Or the Day Seizes You was a very ambitious work, but Chakraborti’s second novel Derangements is even more so, and its structure is more complex. It spells out its meta-fictional intentions right at the beginning, through an “Editor’s Note” wherein we gather that a writer named Raj Chakraborti has recently disappeared in suspicious circumstances and that his editor has subsequently received a manuscript from him. What follows is the full text of this manuscript, which includes parallel stories: episodes from Raj’s own life – scattered, hazy, like many passages in Or the Day Seizes You – alternate with the first-person narrative of one of his invented characters, Charles Robert Pereira, a serial killer contacted by a mysterious clique of people who want him to work for them. (A tiny illustration of a pen or knife – the instrument of choice for writer and killer respectively – accompanies each chapter.) The connections between the two narratives – or between the lives of Raj and Charles – aren’t immediately obvious but slowly they begin to converge (in a manner that reminded me of an even stranger book, Murakami’s Hard-Boiled Wonderland and the End of the World). In each narrative, the line between what “really happens” and the dream-world is frequently unclear.
As this synopsis might indicate, Derangements isn’t light reading. Though Chakraborti’s prose itself is elegant, one needs intense concentration to follow the twists and turns in the stories, to make connections between one strand and another, and to process the many recurring ideas and images. Like his first novel, this is a book of vignettes, full of hallucinatory imagery (a complicated network of footpaths on a lake; humpbacked hills envisioned by a character as “gigantic whales run aground”; a vision of a bus standing in a desolate lane, which finds an echo elsewhere in the narrative), sequences that are built on impressions and barely remembered incidents (Raj’s childhood recollection of a late-night drive with his father) and moments of outright surrealism, as in a poignant scene involving a woman who turns into a cat.
Running through the dual narratives is a constant sense of paranoia, both about the world at large and about personal relationships. In fact, a running theme in both Chakraborti’s books has been that of the life that has lost its bearings; a protagonist unsure of his place in the world and, increasingly, of the world itself. Speaking about heroes from Greek and Indian epics, one of the narrators in Derangements reflects that
...though their lives resume their expected courses, they are all past their prime, haunted by losses and scars, and their best years have been spent either wandering further away from their destinies, or merely struggling to survive until they can come home. The lesson seems to be that such is the nature of life itself, composed solely of twists and derangements, and yet it is the only thing we have, to make the most of and call our own. If we refuse to accept it because it hasn’t run according to plan, that would be the true exile, as we would then be homeless in our own lives.In a sense, Derangements is also a book-length riposte to that most clichéd (and most pointless) of questions that fiction writers regularly have to contend with: “How autobiographical is your book?” At its heart lies the question of how distanced a writer can become – in some cases, must become – from the business of living (“the infinite variety of the world – the principle to which I have paid lip service all these years: perhaps it has been decades since I was last in touch with any of its actual content,” muses Raj) and how difficult it can be to distinguish between real life and imagined life. What, after all, is a writer’s Rosebud (a word borrowed from Citizen Kane to denote the non-existent key that might unlock or conveniently “explain” a life)?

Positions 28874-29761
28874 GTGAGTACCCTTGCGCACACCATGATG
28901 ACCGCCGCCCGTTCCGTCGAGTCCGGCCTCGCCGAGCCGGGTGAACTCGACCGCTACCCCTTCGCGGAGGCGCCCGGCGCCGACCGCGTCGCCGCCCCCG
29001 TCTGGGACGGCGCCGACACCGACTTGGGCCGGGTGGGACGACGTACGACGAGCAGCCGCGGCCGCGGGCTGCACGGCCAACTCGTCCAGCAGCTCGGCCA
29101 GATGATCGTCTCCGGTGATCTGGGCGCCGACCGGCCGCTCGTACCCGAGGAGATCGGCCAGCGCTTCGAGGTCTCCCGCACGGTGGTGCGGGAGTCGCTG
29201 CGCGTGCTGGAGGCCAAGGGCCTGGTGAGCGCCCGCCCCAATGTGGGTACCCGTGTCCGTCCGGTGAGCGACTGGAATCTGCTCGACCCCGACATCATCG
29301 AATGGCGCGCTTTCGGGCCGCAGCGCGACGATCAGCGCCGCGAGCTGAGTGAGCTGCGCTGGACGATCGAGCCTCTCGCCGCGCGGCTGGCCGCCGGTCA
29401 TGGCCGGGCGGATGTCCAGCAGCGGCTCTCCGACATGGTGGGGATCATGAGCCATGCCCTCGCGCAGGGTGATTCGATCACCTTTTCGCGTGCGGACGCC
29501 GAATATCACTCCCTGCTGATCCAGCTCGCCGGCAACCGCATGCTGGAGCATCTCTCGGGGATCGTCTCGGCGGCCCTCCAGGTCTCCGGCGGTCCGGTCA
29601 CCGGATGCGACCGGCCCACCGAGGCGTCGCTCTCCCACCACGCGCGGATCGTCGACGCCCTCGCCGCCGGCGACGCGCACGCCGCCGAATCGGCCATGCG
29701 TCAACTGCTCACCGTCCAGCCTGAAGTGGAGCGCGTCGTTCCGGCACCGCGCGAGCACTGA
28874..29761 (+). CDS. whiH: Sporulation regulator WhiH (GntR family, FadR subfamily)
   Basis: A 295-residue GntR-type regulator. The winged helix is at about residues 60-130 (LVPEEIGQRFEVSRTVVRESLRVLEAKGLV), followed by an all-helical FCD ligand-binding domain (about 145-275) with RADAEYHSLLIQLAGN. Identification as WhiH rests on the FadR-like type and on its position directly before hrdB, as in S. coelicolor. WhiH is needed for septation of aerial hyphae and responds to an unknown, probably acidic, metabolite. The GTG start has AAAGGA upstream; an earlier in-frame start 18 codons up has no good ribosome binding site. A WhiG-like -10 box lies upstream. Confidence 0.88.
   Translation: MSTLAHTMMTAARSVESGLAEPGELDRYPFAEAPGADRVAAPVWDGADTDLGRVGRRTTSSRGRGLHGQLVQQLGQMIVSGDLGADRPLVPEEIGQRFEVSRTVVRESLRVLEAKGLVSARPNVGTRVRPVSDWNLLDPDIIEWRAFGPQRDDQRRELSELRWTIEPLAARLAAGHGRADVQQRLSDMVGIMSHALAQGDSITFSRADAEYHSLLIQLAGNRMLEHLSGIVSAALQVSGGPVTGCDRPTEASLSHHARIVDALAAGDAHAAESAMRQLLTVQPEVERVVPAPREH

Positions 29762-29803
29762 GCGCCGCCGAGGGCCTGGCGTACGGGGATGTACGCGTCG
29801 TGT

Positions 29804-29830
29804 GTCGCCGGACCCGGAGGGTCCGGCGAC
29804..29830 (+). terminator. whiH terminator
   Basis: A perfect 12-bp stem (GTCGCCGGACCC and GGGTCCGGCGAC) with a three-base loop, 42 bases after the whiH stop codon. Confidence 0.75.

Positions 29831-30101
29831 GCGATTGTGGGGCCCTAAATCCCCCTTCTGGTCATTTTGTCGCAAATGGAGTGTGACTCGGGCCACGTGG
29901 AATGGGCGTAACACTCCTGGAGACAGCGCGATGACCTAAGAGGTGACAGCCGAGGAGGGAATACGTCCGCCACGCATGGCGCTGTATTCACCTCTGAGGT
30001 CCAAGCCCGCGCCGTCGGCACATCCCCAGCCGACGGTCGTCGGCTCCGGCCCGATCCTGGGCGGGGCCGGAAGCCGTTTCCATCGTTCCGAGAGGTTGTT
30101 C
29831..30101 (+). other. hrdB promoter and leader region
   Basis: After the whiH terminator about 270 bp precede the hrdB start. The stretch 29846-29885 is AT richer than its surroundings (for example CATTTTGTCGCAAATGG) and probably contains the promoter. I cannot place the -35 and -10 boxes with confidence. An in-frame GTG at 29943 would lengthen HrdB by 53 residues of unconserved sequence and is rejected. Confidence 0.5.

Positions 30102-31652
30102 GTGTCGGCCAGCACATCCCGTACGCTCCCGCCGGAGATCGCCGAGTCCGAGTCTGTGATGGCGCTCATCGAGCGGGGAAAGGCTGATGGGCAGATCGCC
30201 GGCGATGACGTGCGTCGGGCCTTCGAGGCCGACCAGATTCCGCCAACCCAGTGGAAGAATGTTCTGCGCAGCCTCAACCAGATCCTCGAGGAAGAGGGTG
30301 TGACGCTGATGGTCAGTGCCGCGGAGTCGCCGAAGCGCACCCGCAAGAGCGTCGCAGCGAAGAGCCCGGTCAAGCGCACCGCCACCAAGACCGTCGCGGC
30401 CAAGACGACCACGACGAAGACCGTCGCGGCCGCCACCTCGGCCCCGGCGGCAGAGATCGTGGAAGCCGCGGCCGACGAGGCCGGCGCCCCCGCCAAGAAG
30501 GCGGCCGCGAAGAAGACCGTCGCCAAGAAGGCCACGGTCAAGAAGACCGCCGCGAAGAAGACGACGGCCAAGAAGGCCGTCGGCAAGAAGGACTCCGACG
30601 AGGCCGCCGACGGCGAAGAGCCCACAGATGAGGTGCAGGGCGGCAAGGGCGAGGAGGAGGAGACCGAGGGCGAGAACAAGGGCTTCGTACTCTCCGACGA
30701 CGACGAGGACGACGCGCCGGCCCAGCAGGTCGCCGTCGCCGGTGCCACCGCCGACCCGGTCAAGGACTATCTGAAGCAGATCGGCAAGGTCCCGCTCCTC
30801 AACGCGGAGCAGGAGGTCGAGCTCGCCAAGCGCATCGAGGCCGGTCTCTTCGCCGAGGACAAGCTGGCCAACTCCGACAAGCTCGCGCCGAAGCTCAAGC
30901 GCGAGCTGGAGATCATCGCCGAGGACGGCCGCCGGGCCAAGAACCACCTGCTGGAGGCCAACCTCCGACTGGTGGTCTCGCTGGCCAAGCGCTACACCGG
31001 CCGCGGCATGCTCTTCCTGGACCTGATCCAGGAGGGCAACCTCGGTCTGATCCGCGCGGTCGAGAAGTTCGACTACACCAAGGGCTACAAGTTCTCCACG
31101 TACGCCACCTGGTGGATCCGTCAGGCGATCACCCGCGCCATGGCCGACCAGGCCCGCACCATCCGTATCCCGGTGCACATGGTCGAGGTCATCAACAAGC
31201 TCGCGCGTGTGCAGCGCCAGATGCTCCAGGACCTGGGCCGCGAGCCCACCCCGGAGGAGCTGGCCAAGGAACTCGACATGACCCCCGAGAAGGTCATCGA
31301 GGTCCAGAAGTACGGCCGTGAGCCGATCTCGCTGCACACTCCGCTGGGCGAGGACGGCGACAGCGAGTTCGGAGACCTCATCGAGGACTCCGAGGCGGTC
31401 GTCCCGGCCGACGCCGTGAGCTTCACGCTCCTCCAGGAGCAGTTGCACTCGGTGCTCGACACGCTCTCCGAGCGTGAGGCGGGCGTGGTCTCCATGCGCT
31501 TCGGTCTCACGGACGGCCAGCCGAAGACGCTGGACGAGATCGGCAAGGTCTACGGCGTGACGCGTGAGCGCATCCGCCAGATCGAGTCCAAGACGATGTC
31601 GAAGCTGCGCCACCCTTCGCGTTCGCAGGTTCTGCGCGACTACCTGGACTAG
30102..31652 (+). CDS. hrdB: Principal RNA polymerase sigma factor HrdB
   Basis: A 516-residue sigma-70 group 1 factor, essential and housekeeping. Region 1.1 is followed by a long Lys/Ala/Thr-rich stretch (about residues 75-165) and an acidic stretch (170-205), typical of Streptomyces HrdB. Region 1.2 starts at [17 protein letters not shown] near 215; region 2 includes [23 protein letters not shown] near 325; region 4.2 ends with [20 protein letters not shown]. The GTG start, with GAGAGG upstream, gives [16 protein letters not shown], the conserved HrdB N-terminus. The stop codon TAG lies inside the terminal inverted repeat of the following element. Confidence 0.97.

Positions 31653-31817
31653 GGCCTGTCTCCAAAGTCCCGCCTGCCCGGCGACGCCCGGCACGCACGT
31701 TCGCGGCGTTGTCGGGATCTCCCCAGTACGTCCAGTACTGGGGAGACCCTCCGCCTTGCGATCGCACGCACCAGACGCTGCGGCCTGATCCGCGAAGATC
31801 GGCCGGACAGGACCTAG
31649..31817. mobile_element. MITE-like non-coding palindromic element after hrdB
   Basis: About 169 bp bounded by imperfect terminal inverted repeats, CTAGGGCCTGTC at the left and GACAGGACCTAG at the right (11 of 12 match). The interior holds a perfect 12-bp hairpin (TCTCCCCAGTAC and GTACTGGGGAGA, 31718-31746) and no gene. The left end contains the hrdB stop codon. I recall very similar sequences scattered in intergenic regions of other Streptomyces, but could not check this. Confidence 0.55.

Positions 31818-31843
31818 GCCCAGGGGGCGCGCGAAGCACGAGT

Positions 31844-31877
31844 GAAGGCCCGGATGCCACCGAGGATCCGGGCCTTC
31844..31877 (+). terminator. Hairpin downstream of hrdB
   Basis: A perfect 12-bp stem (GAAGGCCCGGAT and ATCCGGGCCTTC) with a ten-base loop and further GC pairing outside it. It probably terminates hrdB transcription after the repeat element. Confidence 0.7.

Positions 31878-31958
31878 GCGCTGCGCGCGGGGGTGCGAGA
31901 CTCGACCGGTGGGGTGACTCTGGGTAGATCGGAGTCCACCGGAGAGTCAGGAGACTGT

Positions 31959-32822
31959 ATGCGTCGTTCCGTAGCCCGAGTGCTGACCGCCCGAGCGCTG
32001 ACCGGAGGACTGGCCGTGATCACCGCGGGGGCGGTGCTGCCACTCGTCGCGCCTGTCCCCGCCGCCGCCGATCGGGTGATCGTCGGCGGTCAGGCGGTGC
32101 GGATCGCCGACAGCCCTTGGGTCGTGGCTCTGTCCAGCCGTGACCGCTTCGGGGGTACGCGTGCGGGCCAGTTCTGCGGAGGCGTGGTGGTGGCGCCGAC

In my view Chakraborti is one of the most interesting writers now operating in Indian fiction. I find his work provocative in a similar way to that of Raj Kamal Jha – both deal with dark and subversive ideas unselfconsciously (and without making a pronounced effort to be “different”) and both are brave writers, willing to take risks (though it’s likely they don’t see it that way themselves; maybe they just write what they have to write) that can distance the majority of readers from their work. In this old interview, Jha told me:
“There will always be people who won’t get from my writing what I get out of it...Personally, I feel lucky if just 4-5 people like something in my book. Even if a single paragraph works for them, that's very satisfying… I think paras can work in isolation, pages can work, even individual lines can work in isolation. Fleeting scenes from movies leave a strong impression on me.”I can’t claim to know Chakraborti’s feelings on the subject, but his writing shows a similar private integrity, a willingness to stay away from the safety nets that are so important to many writers. Like I said, Derangements doesn’t make for easy reading – and I have a troubled feeling that a book like this should ideally be read a second time before one ventures to review it – but it has a haunting, lingering quality that very few writers can achieve.
[Earlier related posts here and here]